The lights of the Eiffel Tower in Paris were switched off on Wednesday to show support for the people of the shattered Syrian city of Aleppo.
The monument was plunged into darkness from 8:00 pm (1900 GMT) in what Paris Mayor Anne Hidalgo said was a protest at the "unbearable" situation for civilians in the city where fighting raged during the day.
Rebel forces announced a new deal late Wednesday to allow residents to be evacuated from the city.
Hidalgo said in a statement before the lights on the tower were switched off that "the final roads of Aleppo held by the opposition are being taken by the regime, creating hundreds of victims".
"We hope that this symbolic measure, on a monument that is known around the world, will show the international community once more the urgent need to act," she told Europe 1.
Several hundred people demonstrated in Paris on Wednesday in support of Aleppo's residents, an AFP journalist reported.
Some of the protesters wore a piece of red clothing to symbolise the blood spilled in the fierce battle for Syria's second city.
Syrian government forces have reclaimed most of the city from rebel fighters in recent days amid reports of atrocities committed against residents attempting to flee.
UN humanitarian adviser Jan Egeland said the organization had received detailed reports of deadly attacks on civilians by victorious pro-government militias.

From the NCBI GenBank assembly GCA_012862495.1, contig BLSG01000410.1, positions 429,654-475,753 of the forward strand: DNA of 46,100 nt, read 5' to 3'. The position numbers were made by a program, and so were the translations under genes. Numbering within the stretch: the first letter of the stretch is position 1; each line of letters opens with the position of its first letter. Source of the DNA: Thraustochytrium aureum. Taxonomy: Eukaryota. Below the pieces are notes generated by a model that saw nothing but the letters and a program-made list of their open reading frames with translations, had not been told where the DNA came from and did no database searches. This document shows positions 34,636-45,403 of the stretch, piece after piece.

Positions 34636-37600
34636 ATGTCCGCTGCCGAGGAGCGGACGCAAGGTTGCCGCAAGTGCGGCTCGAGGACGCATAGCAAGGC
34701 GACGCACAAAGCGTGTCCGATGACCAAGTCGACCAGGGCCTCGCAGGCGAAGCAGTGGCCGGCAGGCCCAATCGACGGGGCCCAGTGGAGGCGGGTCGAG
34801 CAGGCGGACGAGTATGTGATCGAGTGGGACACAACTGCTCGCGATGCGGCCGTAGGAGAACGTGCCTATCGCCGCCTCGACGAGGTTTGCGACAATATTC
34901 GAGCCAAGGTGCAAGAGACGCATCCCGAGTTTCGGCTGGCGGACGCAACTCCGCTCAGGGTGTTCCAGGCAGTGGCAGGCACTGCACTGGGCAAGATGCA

French President Francois Hollande on Wednesday joined calls for international observers to oversee the evacuation of civilians trapped under fire in the wrecked city.
At a meeting with his defence cabinet, Hollande said those trapped by the fighting should "be evacuated in a dignified and safe manner, under the supervision of international observers and in the presence of humanitarian organizations", the presidency said in a statement.
Hollande also demanded that the population of eastern Aleppo receive "unconditional aid and protection" and said only a negotiated political transition could lead to "a lasting victory over terrorism" in Syria.
The French statement echoed a call by the US Ambassador to the UN Samantha Power, who said on Tuesday that foreign observers should be allowed in to "oversee the safe evacuation of the people who wish to leave but who justifiably fear that if they try, they will be shot in the street or carted off to one of (Syrian President Bashar al-) Assad's gulags".
On Wednesday, Aleppo was rocked anew by fierce clashes, jeopardizing a deal for the evacuation of civilians and fighters from remaining rebel-held areas.
French government spokesman Stephane Le Foll said France and Germany were pressing for the creation of humanitarian corridors allowing civilians out and aid agencies into the battered city.
He rejected calls for Hollande to take a leaf from late Socialist president Francois Mitterrand's book by visiting Aleppo.